Making the Green New Deal Happen Blog Series, April 2021: Scaling Domestic Retrofits for Green Deal Success

Blog

A central issue for the success of the European Green Deal is – how to bring about the low energy transition of Europe’s housing stock? The current approach on individual households is not working. It needs to be replaced with a collective model, which is organised at city-wide level and delivered at neighbourhood level to get the necessary economies of scale. Rufus Grantham from Bankers without Boundaries describes how it could work.

 

Rufus Grantham is co-head of the UK & Ireland Bankers without Boundaries, a not for profit sustainable finance advisory firm.

 

European, national and civic climate emergency declarations all depend on a rapid decarbonisation of our housing stock given the current large share of CO2 emissions linked to heating and powering our homes.  We know what needs to happen at an individual property and neighbourhood level, i.e. reduction of demand through mitigation actions and transition of power and heat generation to renewable sources.  However, there is little consensus about how to actually kickstart the Renovation Wave other than a broad acceptance that the current model is failing.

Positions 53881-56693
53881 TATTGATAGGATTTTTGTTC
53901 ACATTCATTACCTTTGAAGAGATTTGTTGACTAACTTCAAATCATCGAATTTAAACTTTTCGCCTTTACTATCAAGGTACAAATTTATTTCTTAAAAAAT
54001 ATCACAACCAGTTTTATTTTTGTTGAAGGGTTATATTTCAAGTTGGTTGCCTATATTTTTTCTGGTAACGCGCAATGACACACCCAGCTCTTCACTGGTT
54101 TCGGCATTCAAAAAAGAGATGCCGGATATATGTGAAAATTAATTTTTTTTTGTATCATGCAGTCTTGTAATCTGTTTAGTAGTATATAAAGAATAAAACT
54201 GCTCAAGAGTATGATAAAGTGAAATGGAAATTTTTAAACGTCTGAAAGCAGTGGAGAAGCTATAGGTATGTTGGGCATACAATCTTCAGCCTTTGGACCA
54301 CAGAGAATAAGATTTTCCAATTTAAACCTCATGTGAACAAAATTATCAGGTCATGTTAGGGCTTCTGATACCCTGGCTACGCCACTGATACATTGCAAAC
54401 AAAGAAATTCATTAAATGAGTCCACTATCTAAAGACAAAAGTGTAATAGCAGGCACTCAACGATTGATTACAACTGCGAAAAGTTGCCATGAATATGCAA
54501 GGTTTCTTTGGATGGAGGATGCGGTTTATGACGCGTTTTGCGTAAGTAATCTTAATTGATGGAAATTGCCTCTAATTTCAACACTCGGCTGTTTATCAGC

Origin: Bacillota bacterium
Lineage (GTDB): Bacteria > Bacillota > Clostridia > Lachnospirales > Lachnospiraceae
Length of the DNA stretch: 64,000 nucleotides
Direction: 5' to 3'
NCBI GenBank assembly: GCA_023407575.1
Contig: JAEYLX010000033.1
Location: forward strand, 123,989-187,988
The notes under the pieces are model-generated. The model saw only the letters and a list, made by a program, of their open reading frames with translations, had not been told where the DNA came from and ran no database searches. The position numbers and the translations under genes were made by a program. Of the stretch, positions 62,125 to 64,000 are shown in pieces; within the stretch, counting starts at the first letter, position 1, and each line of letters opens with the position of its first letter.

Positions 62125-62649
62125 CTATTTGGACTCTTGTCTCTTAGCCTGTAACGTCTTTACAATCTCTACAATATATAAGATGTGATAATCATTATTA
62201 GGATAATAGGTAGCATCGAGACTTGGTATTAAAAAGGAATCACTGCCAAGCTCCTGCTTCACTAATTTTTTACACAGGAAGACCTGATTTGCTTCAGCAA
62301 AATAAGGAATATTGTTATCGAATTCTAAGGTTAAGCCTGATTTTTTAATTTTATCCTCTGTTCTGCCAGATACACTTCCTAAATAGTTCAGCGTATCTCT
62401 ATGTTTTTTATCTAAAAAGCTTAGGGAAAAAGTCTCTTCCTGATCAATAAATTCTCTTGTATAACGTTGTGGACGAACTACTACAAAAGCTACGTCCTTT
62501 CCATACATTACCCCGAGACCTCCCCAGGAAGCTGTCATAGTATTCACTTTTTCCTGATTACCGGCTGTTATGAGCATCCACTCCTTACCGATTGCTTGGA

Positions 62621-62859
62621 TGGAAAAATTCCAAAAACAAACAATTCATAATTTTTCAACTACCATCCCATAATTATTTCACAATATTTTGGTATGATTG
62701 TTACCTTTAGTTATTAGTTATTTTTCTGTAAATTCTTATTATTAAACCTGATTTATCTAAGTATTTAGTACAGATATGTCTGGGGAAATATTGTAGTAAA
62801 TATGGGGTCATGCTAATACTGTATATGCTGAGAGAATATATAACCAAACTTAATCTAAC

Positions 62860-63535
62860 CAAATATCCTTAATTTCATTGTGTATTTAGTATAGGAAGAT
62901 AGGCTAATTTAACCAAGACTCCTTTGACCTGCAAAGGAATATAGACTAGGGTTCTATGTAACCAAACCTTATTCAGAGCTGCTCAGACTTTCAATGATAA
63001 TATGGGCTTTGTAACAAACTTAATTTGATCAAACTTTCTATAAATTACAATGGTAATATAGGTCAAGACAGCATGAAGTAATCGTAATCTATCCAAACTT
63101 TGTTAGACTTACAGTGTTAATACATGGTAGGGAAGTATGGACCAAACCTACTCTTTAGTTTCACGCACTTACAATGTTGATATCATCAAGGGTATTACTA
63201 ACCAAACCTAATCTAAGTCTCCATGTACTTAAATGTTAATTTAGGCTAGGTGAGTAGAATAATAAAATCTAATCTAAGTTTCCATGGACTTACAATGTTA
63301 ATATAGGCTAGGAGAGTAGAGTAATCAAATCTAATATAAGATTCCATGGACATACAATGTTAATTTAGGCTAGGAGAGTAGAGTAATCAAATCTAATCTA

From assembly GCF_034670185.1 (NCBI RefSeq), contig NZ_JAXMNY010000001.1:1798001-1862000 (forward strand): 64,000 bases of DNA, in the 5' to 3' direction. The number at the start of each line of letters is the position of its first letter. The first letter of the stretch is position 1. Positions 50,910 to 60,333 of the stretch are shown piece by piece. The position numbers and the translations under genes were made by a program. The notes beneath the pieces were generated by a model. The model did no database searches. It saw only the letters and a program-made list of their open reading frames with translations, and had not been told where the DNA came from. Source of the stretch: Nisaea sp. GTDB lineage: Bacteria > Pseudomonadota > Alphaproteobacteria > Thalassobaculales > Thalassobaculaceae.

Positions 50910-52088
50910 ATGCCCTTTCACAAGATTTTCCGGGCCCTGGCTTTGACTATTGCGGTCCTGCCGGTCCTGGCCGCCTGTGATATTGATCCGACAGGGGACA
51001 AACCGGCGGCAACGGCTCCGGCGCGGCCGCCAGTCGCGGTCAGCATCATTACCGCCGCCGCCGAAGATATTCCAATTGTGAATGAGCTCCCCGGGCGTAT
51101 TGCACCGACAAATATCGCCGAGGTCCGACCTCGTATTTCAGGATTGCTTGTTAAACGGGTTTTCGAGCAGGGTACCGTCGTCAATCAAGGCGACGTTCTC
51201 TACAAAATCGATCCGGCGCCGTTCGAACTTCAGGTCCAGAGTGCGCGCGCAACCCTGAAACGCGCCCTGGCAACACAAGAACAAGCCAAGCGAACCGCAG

Why is the current model failing?

Across all jurisdictions that we have looked at, current approaches are designed to move capital into the hands of those who are seen as the problem holders, i.e. property owners, who are also assumed to be the beneficiaries of the work (more comfortable homes, lower energy costs).  This is being done through subsidies and access to cheaper finance options.  But they aren’t working.  Why not?